This time of the year, many of us reflect upon 2017 and consider what we would like to change for 2018. We may make a resolution around an area or aspect of our life we would like to change for the better. Perhaps we want to lose weight, or exercise more often, or feel less stressed out, or spend more time in nature, or be more loving to our family and friends. Whatever our intention, often we discover that despite our best efforts, the change we want doesn’t seem to ‘stick’. We may feel a failure since we did not achieve the goal we had set for ourselves.
Why is it that healthy change can be so hard to achieve despite our best intentions? We can also observe this same phenomenon in our family and/or community sometimes.
According to Ancient Toltec (Aztec) wisdom, this is largely due to the existence of what they call ‘Underworlds” that create and re-create these situations/experiences. These ‘Underworlds’ include:
- The dreams that created the situation or experience in the first place. “First you dream it, then it happens.”
- Ancestral patterns of our bloodline that can hold an unhealthy issue or situation in its sticky embrace generation after generation.
- The energetic imprint of the land where we live and/or were born can also influence us deeply.
- Our heavy emotions play a role: anger, despair, resignation, anxiety, fear, etc.
- Our fear of change also comes into play – we may think we want to change, but change is always risky and a bit scary.
- Our beliefs of what can or cannot heal or be transformed is also relevant and important.
- And finally, and very important, is our addiction to suffering.
Yes, we often think we want to change, to get better, and we really mean it but – at the same time – there is a certain comfort, consistency and familiarity with how things are already working in our lives, even things that might not be healthy or productive for us. In some cases, we may even get a certain amount of attention for our maladies and issues; being the victim is one way to get noticed and find support from others.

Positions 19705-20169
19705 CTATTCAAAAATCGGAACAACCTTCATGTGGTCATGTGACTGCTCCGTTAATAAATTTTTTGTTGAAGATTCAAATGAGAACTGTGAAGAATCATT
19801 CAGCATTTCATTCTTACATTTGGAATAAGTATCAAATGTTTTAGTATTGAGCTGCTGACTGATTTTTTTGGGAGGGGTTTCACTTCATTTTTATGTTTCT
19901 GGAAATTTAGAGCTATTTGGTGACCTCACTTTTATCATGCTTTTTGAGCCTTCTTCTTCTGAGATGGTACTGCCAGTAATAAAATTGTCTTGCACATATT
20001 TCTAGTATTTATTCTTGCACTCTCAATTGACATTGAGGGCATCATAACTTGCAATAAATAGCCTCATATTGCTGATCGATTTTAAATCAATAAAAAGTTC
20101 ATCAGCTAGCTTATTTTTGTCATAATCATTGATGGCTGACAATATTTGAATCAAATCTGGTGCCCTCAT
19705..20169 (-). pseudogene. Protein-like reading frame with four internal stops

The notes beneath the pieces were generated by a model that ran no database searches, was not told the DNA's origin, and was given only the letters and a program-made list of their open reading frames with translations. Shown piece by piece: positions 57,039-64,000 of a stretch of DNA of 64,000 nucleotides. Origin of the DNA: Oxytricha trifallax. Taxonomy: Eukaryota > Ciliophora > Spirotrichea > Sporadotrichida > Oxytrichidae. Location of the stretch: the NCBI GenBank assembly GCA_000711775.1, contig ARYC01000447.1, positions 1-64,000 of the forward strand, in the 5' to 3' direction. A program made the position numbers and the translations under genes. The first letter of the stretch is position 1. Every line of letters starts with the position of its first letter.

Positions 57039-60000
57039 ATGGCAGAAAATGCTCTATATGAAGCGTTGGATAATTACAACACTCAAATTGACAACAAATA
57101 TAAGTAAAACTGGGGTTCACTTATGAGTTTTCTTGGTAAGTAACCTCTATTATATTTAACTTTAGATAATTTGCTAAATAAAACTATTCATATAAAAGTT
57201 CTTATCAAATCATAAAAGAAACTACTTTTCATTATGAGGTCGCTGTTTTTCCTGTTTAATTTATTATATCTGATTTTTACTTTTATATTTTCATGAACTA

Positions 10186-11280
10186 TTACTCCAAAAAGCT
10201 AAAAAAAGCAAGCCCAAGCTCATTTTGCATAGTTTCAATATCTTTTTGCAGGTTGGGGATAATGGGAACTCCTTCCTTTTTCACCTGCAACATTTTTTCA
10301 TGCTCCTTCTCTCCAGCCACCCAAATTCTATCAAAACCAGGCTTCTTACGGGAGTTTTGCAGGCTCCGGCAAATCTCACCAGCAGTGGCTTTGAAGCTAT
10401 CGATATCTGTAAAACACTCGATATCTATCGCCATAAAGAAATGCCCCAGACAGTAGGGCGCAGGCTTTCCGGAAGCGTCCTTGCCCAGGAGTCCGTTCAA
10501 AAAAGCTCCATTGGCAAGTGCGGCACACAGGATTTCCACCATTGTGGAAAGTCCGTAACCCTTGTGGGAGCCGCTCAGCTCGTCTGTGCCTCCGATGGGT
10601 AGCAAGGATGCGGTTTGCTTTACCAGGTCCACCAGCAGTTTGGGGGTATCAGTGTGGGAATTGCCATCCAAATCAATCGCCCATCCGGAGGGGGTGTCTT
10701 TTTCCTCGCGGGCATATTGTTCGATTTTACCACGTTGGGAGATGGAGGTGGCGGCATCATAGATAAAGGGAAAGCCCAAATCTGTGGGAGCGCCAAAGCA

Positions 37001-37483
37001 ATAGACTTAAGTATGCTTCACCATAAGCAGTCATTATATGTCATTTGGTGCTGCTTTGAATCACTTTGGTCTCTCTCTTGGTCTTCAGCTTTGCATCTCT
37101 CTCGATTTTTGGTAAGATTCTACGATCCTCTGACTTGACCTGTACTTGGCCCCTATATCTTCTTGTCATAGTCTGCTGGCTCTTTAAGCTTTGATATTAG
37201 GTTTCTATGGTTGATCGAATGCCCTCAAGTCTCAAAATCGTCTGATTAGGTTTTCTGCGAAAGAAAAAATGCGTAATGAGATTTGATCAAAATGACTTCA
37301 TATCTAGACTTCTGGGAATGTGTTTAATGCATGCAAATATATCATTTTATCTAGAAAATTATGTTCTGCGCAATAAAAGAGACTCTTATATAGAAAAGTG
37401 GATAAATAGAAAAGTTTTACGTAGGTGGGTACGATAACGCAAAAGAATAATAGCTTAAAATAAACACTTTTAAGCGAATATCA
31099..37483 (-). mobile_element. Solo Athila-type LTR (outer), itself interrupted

The ancient Toltec call this ‘walking on a mountain of knives.’ Interestingly, before I recently learned about these ‘underworlds,’ I was practicing a sustained, long-term exercise to shift my attitude related to prosperity when I literally saw in meditation many slivers of transparent-looking but very sharp shards of something that looked like clear glass all over the sole of my left foot. It was a sobering sight. Now I understand that I must have perceived the energetic knives I walk on related to this realm of challenge in my life.
Gratefully, the ancient Toltec did not merely elucidate these underworlds for us. They also offer concrete ways to severe our connection with these underworlds so that we can experience true and profound change. Interestingly, they use obsidian, or volcanic glass, as one of the primary tools in this healing practice. A ritualistic obsidian knife coupled with a trained healer can help a client cut away the cords that keep them tied to repetitive, destructive patterns of body, mind and spirit.